Written and funded by the Office of the Police and Crime Commissioner for Norfolk

The county’s Police and Crime Commissioner (PCC), Lorne Green, has published his third annual report on progress against Norfolk’s Police and Crime Plan.

PCC2On these pages, Lorne gives an overview of his work over the last 12 months. For more information, or to read the annual report in full, visit

This last year has been a big one for policing in Norfolk, with the Chief Constable’s 2020 programme delivering restructure on a scale not seen in the county for a decade. There have been some significant changes to the way policing services are delivered – the implementation and impact of which I continue to monitor closely.

And the Norfolk public has played, and continues to play, an important part in that too – not least through sharing their views, questions and concerns about crime and policing at my public Q&A sessions with the Chief Constable.

One of the aims of the Norfolk 2020 programme was to increase the number of warranted police officers available to tackle the crimes causing the most harm to communities.

The new policing model created 97 additional frontline roles, and the process of recruiting to those posts is now complete. And the increase in this year’s police council tax helped fund more than 20 further personnel dedicated to local policing and working with schools.

It’s important that as well as having the right powers, our police have the right tools to do the job.

PCC - dronesI’ve been pleased to support our police in working smarter, introducing new technology like drones, bodyworn cameras for our frontline officers, and smartphones and tablets for mobile working.

And there has been continued investment in number plate recognition software which is helping our police deter, detect and disrupt criminal activity affecting our communities.

I’ve also been working to reinvigorate the police response to rural crime and my office teamed up with partners to protect our heritage buildings from lead thieves. Initiatives like my #Impact road safety campaign and StreetDoctors knife crime project are PCC - Impacthelping educate young people on staying safe.

I’ve also been focusing on the vulnerable in our county, and on victims of crime and providing the local support they need to cope and recover.

In this last year, work has been underway to re-vamp Norfolk’s victim care service which is open to all victims of crime in the county. In addition, existing and new partnerships between my office and local organisations are providing first-class specialist support to victims of domestic and sexual abuse, among other crimes.

And I’ve been working to stop people becoming victims in the first place by focusing on those committing crime.

Through schemes like the Community Chaplains, WONDER and Gateway to Employment, offenders are being helped to identify and address the causes of their behaviour, tackling reoffending and reducing the harm caused to victims.

Planning for the future

Norfolk County Council has a turnover of £1.4 billion per year. We have a wide range of responsibilities, including social care for children and adults, support for schools, improving transport and broadband connectivity and supporting economic growth.

As part of the Government’s efforts to balance the national books, all public services are required to make savings.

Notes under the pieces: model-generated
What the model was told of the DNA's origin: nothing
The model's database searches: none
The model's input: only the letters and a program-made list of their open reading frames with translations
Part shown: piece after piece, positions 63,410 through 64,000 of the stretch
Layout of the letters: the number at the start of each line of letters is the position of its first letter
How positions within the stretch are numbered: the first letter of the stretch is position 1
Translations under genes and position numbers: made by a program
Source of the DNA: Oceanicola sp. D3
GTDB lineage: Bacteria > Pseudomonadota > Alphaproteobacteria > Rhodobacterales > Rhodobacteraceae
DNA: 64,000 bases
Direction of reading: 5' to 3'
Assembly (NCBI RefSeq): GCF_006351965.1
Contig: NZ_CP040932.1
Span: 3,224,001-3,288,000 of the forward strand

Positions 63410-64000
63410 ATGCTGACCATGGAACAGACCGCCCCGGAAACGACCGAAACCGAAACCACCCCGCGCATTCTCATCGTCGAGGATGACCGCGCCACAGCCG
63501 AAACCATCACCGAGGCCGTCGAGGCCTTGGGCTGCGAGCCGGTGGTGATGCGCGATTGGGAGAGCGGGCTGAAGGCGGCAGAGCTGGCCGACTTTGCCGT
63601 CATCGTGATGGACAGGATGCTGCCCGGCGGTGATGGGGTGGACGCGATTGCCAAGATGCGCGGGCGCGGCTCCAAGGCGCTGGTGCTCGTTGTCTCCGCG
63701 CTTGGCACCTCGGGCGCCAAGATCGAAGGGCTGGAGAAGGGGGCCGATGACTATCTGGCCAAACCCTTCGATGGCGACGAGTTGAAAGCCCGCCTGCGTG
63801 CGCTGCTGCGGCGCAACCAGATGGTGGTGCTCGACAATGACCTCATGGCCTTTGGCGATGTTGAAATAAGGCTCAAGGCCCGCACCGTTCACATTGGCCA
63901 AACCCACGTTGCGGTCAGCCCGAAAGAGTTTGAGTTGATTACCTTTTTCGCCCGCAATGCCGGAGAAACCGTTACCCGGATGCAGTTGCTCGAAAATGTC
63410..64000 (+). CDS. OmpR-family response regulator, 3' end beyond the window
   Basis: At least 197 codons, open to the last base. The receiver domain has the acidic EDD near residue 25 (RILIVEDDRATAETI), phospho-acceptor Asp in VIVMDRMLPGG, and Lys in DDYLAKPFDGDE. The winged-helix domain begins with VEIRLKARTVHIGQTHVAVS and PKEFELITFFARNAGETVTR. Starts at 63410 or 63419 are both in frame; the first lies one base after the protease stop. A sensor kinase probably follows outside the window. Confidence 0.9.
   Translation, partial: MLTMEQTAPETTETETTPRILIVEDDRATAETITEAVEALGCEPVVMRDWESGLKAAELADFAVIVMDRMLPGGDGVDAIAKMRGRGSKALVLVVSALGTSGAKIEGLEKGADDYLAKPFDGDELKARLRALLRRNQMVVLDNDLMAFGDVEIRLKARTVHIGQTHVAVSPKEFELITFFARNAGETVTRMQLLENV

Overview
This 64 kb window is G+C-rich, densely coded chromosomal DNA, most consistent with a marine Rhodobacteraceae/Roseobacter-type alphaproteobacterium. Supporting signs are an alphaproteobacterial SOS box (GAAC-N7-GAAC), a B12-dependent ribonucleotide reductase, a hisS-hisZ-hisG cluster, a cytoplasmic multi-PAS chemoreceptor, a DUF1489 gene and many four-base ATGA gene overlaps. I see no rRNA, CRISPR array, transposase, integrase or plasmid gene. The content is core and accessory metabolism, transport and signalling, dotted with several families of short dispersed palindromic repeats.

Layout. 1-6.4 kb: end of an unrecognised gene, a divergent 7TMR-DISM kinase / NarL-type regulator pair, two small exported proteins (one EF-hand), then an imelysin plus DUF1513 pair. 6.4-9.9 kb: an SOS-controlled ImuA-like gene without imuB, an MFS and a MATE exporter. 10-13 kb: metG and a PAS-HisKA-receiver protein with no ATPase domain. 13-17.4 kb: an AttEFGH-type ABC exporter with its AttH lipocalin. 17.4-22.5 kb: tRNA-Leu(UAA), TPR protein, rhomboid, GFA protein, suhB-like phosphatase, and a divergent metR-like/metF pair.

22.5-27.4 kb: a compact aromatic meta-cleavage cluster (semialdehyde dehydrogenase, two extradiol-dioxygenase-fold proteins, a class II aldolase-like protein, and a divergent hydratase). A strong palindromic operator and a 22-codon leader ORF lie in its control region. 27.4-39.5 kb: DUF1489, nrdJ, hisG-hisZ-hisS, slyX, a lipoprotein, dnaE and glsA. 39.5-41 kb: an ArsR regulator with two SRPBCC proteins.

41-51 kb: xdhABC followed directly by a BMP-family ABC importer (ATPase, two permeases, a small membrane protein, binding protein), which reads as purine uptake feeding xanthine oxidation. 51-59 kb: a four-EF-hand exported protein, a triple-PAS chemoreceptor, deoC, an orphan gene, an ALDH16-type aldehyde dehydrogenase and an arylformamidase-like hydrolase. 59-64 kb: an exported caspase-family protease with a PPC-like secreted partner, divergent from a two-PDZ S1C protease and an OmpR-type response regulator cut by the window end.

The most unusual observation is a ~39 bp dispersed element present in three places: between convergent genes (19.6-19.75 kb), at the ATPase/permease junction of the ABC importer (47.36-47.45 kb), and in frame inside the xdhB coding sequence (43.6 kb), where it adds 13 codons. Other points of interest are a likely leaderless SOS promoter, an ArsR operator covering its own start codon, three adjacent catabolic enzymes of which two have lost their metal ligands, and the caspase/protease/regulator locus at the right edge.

You will see on The budget challenge page how the council’s funding has declined and the cost of providing services has risen. At the same time the grant that central government gives us has fallen by £204 million since 2011.

Against this backdrop, we have developed a robust strategy to address our current challenges.

Since 2011-2012 we have budgeted for significant savings of £364 million, including £246 million of efficiency savings.

We are proposing to save £79 million* (including new savings proposals for 2019-22) over the next three years and are identifying ways of bridging a remaining gap of £45.98 million*.

We are:

  • Focusing on efficiencies and protecting front-line services
  • Generating more income ourselves
  • Considering rises in council tax, by the minimum required to put our finances on a sound footing

We are following these principles:

  • Offering our help early to prevent and reduce demand for specialist services
  • Joining up our work so that similar activities and services are easily accessible, done well and done once
  • Being business-like and making best use of digital technology to ensure value for money
  • Using evidence and data to target our work where it can make the most difference

To read the council’s full vision and strategy visit

*These figures were correct at the time of publishing


Child criminal exploitation – spot the signs

Child exploitation

There is a growing concern about child criminal exploitation (CCE) in Norfolk. CCE happens when an individual or group takes advantage of a child under the age of 18 and coerces, controls, manipulates or deceives them into criminal activity.

As part of the grooming process, children may be offered money, clothes and mobile phones. Violence, intimidation and weapons may also be used to reinforce the exploiter’s position of power and control.

An increasing number of children and vulnerable adults in the county are being exploited by gangs involved in drug crime. Gangs are based in larger cities (in Norfolk’s case this is mostly London) and use children to courier drugs and money into new areas – known as ‘county lines’.

A child or vulnerable adult who is being exploited may show certain signs and changes in behaviour. It’s crucial to know how to spot the warning signs which could include: going missing, unexplained absences, having unexpected cash, phones, gifts or jewellery, becoming secretive, being hostile or disruptive.

Norfolk County Council is part of a Multi-Agency Safeguarding Hub (MASH) working to support young people who are victims or at risk. The team brings together a range of workers including social workers, staff from the Youth Offending Team, Norfolk Police and community health and care partners.